The nose and mouth receiving region 104 further includes a mouth receiving opening 108 in the top 102 that is disposed adjacently to the nose receiving opening 106. The mouth receiving opening 108 is configured to receive the person's mouth. The mouth receiving opening 108 has a configuration that is substantially elliptical. Other configurations of mouth receiving opening 108 that are configured to conform to the person's mouth can be used. For example, the mouth receiving opening 108 can be substantially round. The nose receiving opening 106 and mouth receiving opening 108 can be in communication (e.g., the periphery of the nose receiving opening 106 can break the periphery of mouth receiving opening 108), forming a single opening.

The bottom 110 of the example apparatus 100 includes a crease 124 configured to facilitate a partial folding of the example apparatus 100 about the crease 124 from a first open position to a second partially closed position, as is more clearly described with reference to FIGS. 3, 8 and 9 below.

The peripheral ducts 112, 114 are of arcuate configurations and the peripheral ducts 112, 114 extend about the periphery of the example apparatus 100 of FIG. 1. The peripheral first duct 112 includes a sloped first end 114 and an opposing sloped second end 116, and the peripheral second duct 118 includes a sloped first end 120 and an opposing second sloped end 122. The sloped first ends 114, 120 of the respective peripheral ducts 112, 118 are adjacent but spaced apart from one another. Similarly, the sloped second ends 116, 122 of the respective peripheral ducts 112, 118 are also adjacent but spaced apart from one another. The sloped ends 114, 116, 120 and 122 are closed. The sloped opposing sloped ends 114, 116 of the first peripheral duct 112 and the opposed sloped ends 120, 122 of the second peripheral duct 118 are configured to provide a continuous seal around the person's nose and mouth region when the example apparatus 100 is folded about the crease 124 from the first open position to the second partially closed position, described with reference to FIGS. 3, 8 and 9 below.

In operation, a person secures the example apparatus 100 to a crease in the person's elbow, or holds the example apparatus 100 in a crease of person's hand. Upon sensing an oncoming cough or sneeze, the person advances the elbow or the hand to the person's nose and mouth region and positions the nose and mouth region in conformity with the example apparatus 100 (e.g., pressing the person's nose and mouth region in conformity with the nose and mouth receiving region 104 of the example apparatus 100). The example apparatus 100 folds about crease 124 and seals around the person's nose and mouth region. More specifically, the peripheral ducts 112, 118 create a continuous boundary (e.g., funnel-shaped periphery) configured to seal around the nose and the mouth of a person. The person coughs or sneezes into the example apparatus 100 through the nose and mouth receiving region 104. Pressure produced by a sneeze or cough can expand one or more components of the example apparatus 100 (e.g., peripheral ducts 112, 118), resulting in an improved seal of the example apparatus 100 about the person's nose and mouth region 104. The improved seal can be particularly useful if the example apparatus 100 is used in a non-folded or not fully folded manner such as when the example apparatus 100 is disposed on a portion of the person's arm that does not bend (e.g., forearm) or cannot bend sufficiently (e.g., shoulder/arm area) to fully form the funnel-shaped periphery.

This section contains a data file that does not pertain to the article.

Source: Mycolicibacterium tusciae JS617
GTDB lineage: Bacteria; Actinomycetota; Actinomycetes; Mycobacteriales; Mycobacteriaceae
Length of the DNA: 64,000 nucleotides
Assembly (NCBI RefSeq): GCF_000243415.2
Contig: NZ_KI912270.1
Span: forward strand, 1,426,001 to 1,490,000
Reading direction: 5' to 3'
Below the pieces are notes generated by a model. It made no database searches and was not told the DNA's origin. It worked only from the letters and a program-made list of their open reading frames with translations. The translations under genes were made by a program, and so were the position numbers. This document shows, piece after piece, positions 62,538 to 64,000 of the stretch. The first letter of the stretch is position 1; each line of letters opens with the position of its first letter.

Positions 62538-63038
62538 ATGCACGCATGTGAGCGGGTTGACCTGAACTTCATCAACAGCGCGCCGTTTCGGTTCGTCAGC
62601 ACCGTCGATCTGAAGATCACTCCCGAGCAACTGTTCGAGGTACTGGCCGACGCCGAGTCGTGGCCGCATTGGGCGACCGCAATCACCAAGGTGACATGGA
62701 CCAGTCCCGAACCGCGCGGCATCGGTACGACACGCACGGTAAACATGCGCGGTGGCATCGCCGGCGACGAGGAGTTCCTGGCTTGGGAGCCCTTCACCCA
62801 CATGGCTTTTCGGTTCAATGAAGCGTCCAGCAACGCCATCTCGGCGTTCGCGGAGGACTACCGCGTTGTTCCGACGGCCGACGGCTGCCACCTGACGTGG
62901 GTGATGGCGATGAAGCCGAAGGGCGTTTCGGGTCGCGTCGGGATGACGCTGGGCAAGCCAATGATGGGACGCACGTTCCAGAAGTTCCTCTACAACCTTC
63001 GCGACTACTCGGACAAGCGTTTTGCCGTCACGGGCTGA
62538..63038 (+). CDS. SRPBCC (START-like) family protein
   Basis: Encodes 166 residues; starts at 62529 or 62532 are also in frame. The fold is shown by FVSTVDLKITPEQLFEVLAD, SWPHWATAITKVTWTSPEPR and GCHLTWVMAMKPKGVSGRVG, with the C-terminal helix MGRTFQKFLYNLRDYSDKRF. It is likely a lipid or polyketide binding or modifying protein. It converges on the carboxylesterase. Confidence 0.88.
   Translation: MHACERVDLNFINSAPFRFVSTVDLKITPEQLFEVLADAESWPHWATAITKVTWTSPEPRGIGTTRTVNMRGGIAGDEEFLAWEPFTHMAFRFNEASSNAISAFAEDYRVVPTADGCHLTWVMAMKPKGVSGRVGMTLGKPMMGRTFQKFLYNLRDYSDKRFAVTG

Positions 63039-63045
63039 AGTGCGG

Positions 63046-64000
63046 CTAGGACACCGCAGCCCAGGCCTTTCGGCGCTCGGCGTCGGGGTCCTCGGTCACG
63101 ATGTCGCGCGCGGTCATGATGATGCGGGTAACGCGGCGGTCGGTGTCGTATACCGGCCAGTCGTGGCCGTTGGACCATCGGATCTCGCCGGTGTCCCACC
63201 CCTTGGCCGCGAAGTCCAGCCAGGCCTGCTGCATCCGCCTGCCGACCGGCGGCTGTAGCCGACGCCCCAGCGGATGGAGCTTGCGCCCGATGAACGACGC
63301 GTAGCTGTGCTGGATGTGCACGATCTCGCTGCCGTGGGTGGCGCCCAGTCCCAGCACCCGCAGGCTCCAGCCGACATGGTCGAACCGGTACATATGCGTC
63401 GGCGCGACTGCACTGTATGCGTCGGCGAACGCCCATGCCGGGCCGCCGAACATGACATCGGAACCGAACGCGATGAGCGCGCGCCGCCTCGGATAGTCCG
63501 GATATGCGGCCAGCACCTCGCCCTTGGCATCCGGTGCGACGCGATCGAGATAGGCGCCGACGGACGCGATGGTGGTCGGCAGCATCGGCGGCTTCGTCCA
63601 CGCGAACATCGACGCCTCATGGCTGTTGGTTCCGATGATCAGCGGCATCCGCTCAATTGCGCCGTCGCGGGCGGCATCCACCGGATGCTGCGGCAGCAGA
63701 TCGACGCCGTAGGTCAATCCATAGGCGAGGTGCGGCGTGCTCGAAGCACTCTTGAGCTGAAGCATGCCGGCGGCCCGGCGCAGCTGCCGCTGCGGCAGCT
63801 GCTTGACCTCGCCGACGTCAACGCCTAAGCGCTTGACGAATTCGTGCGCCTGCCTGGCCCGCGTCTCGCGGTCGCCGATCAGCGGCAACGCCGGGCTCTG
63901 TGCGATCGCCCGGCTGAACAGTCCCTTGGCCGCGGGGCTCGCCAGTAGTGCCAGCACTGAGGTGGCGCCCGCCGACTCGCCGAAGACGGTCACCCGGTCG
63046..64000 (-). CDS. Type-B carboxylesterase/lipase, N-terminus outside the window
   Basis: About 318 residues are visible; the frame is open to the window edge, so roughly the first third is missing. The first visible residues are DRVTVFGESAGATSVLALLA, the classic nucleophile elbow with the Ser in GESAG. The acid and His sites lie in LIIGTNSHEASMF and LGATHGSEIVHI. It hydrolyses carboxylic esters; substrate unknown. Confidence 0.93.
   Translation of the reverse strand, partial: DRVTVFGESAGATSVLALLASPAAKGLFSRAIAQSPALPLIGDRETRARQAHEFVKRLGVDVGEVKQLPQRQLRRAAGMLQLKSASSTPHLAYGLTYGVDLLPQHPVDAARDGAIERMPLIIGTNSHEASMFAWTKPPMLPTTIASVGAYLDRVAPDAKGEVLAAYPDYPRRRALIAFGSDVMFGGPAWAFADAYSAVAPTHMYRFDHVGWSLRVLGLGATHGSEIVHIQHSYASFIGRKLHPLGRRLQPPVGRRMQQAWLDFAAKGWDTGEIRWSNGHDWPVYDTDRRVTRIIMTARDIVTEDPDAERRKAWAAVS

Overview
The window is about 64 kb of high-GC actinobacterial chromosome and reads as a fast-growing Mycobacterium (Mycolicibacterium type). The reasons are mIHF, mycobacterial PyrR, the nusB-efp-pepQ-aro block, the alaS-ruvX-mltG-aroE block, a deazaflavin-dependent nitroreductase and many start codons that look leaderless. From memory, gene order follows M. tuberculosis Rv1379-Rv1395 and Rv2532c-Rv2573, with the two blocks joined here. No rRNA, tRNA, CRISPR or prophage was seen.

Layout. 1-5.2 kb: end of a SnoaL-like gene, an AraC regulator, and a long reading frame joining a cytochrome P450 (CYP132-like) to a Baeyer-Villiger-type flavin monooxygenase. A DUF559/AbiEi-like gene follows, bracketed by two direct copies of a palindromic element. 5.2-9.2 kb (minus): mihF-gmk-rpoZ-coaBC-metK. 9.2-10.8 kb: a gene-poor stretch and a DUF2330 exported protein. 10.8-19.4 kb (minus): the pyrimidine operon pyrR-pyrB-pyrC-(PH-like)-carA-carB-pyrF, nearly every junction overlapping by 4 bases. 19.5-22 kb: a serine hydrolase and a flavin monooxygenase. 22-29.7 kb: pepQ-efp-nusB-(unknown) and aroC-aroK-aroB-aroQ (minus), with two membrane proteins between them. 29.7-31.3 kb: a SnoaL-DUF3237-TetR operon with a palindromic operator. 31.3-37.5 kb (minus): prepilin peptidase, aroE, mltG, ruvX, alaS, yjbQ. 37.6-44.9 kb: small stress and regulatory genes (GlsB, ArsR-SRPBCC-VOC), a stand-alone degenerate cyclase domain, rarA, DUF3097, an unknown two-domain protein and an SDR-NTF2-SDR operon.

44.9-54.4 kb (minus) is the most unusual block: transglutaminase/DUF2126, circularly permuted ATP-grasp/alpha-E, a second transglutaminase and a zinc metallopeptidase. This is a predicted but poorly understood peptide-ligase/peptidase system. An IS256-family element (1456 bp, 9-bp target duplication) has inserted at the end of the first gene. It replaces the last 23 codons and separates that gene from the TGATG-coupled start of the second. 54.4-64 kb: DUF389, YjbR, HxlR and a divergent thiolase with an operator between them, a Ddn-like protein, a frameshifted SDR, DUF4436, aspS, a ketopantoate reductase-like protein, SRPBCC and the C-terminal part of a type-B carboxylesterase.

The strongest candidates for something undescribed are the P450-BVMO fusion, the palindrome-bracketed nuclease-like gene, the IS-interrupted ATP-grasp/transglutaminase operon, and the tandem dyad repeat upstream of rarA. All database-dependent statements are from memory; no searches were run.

Further with regard to the operation, the example apparatus 100 receives the byproducts of the person's cough or sneeze. The forceful expulsion of the byproducts disperses the byproducts through the interior of the example apparatus 100 (e.g., cavity 126 and respective cavities of peripheral ducts 112, 118). The received byproducts are filtered in the cavity 126 and the respective cavities of the peripheral ducts 112, 118 to generate filtered air. The filtered air exits from the example apparatus 100 through one or more permeable portions or sections of the peripheral ducts 112, 118. The filtered air can be restrained from exiting through one or more non-permeable portions of the peripheral ducts 112, 118 and non-permeable 102 top and bottom 110. Thereafter, the example apparatus 100 can be discarded, or the example apparatus 100 can be reused if it is made of an anti-microbial material or an anti-microbial chemical treatment is applied to the top 102, particularly if an insubstantial amount of the byproducts is expelled by the person's cough or sneeze.

FIG. 2 illustrates a top view of a second embodiment of an example apparatus 200 configured to mitigate the spread of infectious material caused by coughing or sneezing. The example apparatus 200 is similar to the example apparatus 100 of FIG. 1 described above. The example apparatus 200 has a configuration that conforms to and seals around a person's nose and mouth region. More specifically, the example apparatus 200 of FIG. 2 has a substantially elliptical lower portion that conforms to a person's mouth region and a substantially triangular-circular upper portion that conforms to the person's nose region. Other configurations that are adapted to conform to and seal around the person's nose and mouth region can be used.

The example apparatus 200 of FIG. 2 includes a top 202, a bottom 110, a peripheral first duct 112 and a peripheral second duct 118. The top 202 is recessed in relation to and surrounded by the peripheral first duct 112 and the peripheral second duct 118 to facilitate the peripheral ducts 112, 114 to seal around the person's nose and mouth region when the person's nose and mouth region is received in conformity with a nose and mouth receiving region 204 of the example apparatus 200 of FIG. 2. A cavity 210 is bounded by the top 102, the bottom 110 and the peripheral ducts 112, 114. The cavity 210 communicates with or is open to the peripheral ducts 112, 118, which define respective cavities (not shown).